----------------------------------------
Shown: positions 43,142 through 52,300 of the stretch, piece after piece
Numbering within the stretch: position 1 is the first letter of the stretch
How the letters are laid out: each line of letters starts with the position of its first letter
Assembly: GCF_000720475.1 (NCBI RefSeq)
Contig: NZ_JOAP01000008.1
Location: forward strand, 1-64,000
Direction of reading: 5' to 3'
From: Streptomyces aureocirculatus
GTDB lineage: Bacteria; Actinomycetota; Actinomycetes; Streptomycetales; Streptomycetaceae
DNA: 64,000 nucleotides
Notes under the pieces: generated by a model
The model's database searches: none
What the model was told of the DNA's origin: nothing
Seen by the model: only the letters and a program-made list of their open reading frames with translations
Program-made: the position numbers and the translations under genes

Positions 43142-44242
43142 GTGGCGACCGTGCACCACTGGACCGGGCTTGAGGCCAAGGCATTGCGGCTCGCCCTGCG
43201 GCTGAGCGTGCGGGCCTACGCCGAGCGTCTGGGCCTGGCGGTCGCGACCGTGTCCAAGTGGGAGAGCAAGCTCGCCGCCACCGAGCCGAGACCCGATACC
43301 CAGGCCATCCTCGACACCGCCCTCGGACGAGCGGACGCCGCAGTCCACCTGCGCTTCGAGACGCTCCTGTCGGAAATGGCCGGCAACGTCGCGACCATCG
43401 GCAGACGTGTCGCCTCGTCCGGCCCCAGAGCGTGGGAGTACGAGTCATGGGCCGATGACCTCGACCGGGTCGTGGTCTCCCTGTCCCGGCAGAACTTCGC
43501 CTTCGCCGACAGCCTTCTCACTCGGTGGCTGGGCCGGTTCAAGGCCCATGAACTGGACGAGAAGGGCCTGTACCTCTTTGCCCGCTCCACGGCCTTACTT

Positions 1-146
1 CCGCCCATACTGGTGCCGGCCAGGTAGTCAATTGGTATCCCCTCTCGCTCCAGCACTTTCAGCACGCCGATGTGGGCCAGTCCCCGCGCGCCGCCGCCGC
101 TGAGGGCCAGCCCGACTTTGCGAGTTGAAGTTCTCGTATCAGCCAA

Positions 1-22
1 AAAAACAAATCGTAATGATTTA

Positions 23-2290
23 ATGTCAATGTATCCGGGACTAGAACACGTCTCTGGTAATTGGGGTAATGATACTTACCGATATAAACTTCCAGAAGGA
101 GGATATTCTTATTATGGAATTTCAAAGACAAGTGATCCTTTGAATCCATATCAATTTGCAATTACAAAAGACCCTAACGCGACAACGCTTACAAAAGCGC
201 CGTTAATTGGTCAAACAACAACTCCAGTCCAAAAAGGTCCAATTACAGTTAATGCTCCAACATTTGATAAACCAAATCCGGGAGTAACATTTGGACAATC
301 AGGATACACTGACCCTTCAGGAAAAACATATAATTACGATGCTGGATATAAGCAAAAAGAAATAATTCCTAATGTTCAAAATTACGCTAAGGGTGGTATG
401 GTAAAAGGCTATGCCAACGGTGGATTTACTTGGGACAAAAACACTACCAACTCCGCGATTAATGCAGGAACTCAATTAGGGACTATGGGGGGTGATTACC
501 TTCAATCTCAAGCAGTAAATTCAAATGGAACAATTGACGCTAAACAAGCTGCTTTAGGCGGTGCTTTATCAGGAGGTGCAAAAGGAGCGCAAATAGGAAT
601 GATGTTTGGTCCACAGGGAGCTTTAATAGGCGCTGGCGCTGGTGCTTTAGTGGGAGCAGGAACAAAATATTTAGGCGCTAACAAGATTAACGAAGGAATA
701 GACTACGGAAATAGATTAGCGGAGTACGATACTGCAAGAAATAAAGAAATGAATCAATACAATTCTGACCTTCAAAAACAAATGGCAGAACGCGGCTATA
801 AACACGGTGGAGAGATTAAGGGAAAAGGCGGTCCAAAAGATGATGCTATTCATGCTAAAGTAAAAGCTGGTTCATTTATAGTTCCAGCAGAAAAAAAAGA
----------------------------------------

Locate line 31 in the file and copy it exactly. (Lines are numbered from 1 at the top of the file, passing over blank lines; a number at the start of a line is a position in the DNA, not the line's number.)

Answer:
301 AGGATACACTGACCCTTCAGGAAAAACATATAATTACGATGCTGGATATAAGCAAAAAGAAATAATTCCTAATGTTCAAAATTACGCTAAGGGTGGTATG